ALEXANDER: The transition is under way right now. Do you think Donald Trump should appoint democrats alongside republicans in his administration?

BORGES: Well, that`s not really for me to say. We will see if he does. I know that has been a tradition on both sides for the last couple of transition teams that there has been at least one member of the other party in one of those roles. I`m not sure all the names that he is sorting out.

We don`t want a democrat for the RNC chair. I can tell you that. We will find someone to fill that role and I`m sure with Governor Pence and Chairman Priebus and of course Donald Trump and his family and the folks that are working on this, they will do a great job in picking the right people to fill these spots.

ALEXANDER: Fair to say the democrats face their own challenge right now trying to find their own share. Matt Borges, I trust that also won`t be you. Nice to see you. I appreciate your visiting with us. Enjoy more time with your family in this brief hiatus you get.

BORGES: Thanks.

ALEXANDER: All right. Thanks so much. Just ahead, remembering Gwen Ifill and her legacy. A journalistic excellence. Stay with us.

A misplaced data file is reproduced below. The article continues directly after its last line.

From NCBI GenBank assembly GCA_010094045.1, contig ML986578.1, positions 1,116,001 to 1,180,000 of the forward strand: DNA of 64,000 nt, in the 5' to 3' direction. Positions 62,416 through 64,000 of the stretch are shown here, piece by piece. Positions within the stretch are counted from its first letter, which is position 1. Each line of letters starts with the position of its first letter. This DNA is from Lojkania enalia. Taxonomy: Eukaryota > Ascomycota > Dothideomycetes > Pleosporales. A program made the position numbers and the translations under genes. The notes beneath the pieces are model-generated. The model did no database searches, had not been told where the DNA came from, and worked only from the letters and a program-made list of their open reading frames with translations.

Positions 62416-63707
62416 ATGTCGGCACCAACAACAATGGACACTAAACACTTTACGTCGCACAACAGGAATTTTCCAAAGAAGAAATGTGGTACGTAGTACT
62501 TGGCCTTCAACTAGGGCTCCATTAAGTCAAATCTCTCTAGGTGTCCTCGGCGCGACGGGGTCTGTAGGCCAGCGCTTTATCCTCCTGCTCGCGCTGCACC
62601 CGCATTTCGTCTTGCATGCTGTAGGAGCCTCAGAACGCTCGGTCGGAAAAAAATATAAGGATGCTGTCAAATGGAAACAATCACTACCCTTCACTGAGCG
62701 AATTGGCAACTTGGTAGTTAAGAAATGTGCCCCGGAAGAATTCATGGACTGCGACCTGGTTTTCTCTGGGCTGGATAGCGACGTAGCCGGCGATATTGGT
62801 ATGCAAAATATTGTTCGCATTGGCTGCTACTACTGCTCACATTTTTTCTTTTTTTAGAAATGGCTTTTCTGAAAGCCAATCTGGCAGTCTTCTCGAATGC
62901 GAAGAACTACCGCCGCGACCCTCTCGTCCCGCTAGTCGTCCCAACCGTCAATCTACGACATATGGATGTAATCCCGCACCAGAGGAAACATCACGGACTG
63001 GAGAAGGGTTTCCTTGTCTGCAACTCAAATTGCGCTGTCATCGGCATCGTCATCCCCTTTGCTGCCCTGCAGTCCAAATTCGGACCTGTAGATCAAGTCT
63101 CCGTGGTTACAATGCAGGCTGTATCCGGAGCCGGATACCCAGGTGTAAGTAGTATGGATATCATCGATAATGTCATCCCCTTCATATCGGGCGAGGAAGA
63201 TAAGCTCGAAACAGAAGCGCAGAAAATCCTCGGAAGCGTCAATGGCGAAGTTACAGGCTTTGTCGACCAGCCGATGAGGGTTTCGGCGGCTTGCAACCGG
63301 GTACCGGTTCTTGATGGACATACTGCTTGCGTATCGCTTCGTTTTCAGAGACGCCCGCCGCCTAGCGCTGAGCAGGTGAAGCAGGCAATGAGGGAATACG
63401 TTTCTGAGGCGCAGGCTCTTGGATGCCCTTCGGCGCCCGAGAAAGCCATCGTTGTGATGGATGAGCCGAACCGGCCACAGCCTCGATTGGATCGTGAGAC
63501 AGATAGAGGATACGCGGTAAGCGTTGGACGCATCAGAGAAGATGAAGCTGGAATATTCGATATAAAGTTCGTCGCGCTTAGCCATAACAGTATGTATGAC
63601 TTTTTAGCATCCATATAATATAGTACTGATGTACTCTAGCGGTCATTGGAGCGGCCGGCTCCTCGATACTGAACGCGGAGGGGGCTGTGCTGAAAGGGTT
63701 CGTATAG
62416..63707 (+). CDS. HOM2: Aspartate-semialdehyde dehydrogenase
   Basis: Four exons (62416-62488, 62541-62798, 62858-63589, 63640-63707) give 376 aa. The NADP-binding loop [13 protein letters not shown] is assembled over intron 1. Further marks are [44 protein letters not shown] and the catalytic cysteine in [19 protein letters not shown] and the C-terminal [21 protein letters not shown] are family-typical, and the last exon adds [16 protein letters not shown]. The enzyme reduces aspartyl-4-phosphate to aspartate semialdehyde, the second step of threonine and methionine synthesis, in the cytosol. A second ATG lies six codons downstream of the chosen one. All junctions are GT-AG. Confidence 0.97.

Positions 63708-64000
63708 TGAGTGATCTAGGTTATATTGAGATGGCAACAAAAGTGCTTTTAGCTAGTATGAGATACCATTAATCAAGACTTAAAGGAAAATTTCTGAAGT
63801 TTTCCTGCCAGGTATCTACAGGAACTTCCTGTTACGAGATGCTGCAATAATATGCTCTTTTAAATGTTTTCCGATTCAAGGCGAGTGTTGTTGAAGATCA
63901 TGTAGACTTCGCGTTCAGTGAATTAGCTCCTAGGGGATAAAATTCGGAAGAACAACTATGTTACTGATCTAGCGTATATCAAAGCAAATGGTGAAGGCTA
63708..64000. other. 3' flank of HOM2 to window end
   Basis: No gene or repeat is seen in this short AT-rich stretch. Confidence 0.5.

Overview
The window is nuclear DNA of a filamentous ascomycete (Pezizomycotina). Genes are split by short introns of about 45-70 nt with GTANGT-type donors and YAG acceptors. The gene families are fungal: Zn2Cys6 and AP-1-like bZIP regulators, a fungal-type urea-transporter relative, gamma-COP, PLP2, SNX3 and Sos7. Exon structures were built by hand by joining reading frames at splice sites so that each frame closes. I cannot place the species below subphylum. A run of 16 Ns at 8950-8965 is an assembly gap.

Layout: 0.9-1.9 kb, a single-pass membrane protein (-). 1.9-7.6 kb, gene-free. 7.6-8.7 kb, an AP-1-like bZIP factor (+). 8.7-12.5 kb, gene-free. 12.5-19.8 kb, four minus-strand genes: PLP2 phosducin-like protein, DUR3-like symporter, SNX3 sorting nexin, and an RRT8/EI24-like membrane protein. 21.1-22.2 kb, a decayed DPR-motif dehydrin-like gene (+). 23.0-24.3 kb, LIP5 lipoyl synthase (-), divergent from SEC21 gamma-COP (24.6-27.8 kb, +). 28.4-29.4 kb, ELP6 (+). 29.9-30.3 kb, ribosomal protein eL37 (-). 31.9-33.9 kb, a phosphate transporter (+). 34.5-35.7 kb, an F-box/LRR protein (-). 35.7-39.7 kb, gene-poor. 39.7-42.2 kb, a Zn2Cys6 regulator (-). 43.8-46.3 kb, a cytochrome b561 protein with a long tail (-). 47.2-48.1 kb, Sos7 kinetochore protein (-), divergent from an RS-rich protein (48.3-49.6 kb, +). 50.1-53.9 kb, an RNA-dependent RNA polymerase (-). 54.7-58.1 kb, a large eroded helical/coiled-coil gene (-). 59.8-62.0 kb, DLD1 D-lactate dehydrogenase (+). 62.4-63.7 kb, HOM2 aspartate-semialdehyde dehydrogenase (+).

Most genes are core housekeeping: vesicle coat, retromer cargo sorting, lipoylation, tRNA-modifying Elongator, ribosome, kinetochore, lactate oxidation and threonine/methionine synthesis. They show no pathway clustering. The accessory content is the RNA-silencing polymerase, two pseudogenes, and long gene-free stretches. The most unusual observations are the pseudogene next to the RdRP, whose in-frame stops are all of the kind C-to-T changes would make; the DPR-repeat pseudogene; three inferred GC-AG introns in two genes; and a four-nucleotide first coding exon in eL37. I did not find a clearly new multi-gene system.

ALEXANDER: Some sad news to report tonight. Veteran political journalist Gwen Ifill has died following a battle with cancer. She was the co-host of PBS "NewsHour" and moderator of Washington Week. She did it for seven presidential elections. Ifill first made her name in prints working for the New York Times and The Washington Post.

She moved to T.V. in 1994, covering the White House and congress for NBC News. In 1999, Ifill joined PBS, becoming one of the first African-American journalists to host a national political show. She moderated two vice presidential debates including that epic 2008 Palin-Biden face off.

This year, Gwen Ifill moderated one of the democratic primary debates. She was a frequent guest on "Meet the Press". Her most recent appearance was the Sunday before the first presidential debate talking about the challenges ahead for two unpopular and divisive candidates.


CHUCK TODD, MEET THE PRESS DAILY SHOW HOST: A president Trump. What happens at the unveiling of President Obama`s photo? What happens -- there are moments where you have to work with ex-presidents and I just.

GWEN IFILL, CO-HOST OF PBS "NEWSHOUR", MODERATOR OF WASHINGTON WEEK: I spent a lot of time yesterday watching the speeches being delivered and trying to imagine different people, not just Donald Trump, but also Hillary Clinton in that position. I wouldn`t quite do it.


ALEXANDER: Ifill was the author of the 2009 book "The Breakthrough Politics and Race in the Age of Obama." This afternoon, President Obama spoke about Gwen Ifill`s influence.


BARACK OBAMA, PRESIDENT OF THE UNITED STATES: Michelle and I want to offer our deepest condolences to Gwen Ifill`s family and all of you, her colleagues, on her passing. Gwen was a friend of ours. She was an extraordinary journalist.